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I was watching this talk about implementing Async IO in Rust and Carl mentions two potential models. Readiness and Completion.

Readiness Model:

  • you tell the kernel you want to read from a socket
  • do other things for awhile…
  • the kernel tells you when the socket is ready
  • you read (fill a buffer)
  • do whatever you need
  • free the buffer (happens automatically with Rust)

Completion Model:

  • you allocate a buffer for the kernel to fill
  • do other things for awhile…
  • the kernel tells you when the buffer has been filled
  • do whatever you need to with the data
  • free the buffer

In Carl's example of using the readiness model you could iterate over ready sockets filling and freeing a global buffer which makes it seem like it would use much less memory.

Now my assumptions:

Under the hood (in kernel space) when a socket is said to be "ready", the data already exists. It has come into the socket over the network (or from wherever) and the OS is holding onto the data.

It's not as if that memory allocation magically doesn't happen in the readiness model. It's just that the OS is abstracting it from you. In the Completion model, the OS is asking you to allocate memory before data actually flows in and it's obvious what's happening.

Here's my amended version of the Readiness Model:

  • you tell the kernel you want to read from a socket
  • do other things for awhile…
  • AMENDMENT: data comes in to the OS (some place in kernel memory)
  • the kernel tells you the socket is ready
  • you read (fill another buffer separate from the abover kernel buffer (or you get a pointer to it?))
  • do whatever you need
  • free the buffer (happens automatically with Rust)

/My assumptions

I happen to like keeping the user-space program small but I just wanted some clarification on what is, in reality, happening here. I don't see that one model would inherently use less memory or support a higher level of concurrent IO. I'd love to hear thoughts and deeper explanation of this.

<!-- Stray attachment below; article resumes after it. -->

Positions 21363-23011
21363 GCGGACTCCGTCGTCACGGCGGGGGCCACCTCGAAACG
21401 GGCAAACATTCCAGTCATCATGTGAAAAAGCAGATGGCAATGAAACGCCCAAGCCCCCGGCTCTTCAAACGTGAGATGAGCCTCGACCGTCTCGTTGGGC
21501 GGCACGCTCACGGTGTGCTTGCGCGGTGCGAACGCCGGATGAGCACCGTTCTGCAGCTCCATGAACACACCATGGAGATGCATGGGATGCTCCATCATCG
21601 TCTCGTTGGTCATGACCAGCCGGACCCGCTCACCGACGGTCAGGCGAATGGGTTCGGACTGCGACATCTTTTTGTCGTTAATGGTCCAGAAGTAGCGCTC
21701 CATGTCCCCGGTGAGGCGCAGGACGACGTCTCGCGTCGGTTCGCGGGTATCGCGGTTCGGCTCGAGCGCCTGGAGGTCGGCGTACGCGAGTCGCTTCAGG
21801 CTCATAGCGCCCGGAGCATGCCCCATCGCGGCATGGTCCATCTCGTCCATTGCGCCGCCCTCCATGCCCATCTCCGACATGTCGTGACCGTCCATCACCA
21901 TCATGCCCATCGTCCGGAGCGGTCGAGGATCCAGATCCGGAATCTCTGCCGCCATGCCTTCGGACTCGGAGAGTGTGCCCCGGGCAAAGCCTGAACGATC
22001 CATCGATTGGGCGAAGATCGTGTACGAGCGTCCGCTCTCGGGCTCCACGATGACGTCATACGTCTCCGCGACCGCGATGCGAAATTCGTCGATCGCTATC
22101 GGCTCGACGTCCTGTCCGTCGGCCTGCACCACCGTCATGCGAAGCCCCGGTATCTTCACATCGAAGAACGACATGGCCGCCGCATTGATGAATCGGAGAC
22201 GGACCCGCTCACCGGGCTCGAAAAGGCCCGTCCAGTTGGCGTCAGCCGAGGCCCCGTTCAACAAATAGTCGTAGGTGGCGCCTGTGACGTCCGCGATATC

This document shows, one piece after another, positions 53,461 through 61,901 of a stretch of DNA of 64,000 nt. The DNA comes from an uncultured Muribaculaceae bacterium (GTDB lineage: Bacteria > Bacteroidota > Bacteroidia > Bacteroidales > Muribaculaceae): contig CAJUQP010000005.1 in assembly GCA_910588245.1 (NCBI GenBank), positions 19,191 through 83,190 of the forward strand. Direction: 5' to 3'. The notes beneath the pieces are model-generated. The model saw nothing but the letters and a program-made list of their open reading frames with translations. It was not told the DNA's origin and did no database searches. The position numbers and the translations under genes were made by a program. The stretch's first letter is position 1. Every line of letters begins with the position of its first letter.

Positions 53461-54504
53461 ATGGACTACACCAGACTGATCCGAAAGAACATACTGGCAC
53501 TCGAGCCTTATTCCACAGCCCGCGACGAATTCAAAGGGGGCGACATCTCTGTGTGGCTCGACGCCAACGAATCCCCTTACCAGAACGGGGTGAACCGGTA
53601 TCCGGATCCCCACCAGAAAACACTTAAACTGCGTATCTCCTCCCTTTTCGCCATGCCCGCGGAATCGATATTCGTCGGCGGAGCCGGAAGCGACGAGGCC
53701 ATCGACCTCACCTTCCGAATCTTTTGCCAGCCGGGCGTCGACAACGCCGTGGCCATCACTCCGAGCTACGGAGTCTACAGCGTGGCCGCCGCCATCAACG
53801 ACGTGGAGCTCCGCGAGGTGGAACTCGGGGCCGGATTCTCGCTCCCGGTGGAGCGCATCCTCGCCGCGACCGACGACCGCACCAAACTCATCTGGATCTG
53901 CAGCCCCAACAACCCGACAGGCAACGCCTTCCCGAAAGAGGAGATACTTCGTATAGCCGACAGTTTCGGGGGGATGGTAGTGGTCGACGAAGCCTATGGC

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In the Readiness Model memory consumption is proportional to the amount of data unconsumed by the application.

In the Completion Model the memory consumption is proportional to the amount of outstanding socket calls.

If there are many sockets that are mostly idle then the Readiness Model consumes less memory.

There is an easy fix for the Completion Model: Initiate a read of 1 byte. This consumes only a tiny buffer. When the read completes issue another (maybe synchronous) read that get the rest of the data.

In some languages the Completion Model is extremely simple to implement. I consider it to be a good default choice.

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In the Completion model, the OS is asking you to allocate memory before data actually flows in and it's obvious what's happening.

But what happens if more data comes in than you allocated space for? The kernel still has to allocate its own buffer so as not to drop the data. (For example, this is why the 1-byte read trick mentioned in usr's answer works.)

The tradeoff is that while the Completion Model consumes more memory, it can also (sometimes) do fewer copy operations, because keeping the buffer around means the hardware can DMA directly out of or into it. I also suspect (but am less sure) that the Completion Model tends to do the actual copy operation (when it exists) on another thread, at least for Windows' IOCP, while the Readiness Model does it as part of the non-blocking read() or write() call.

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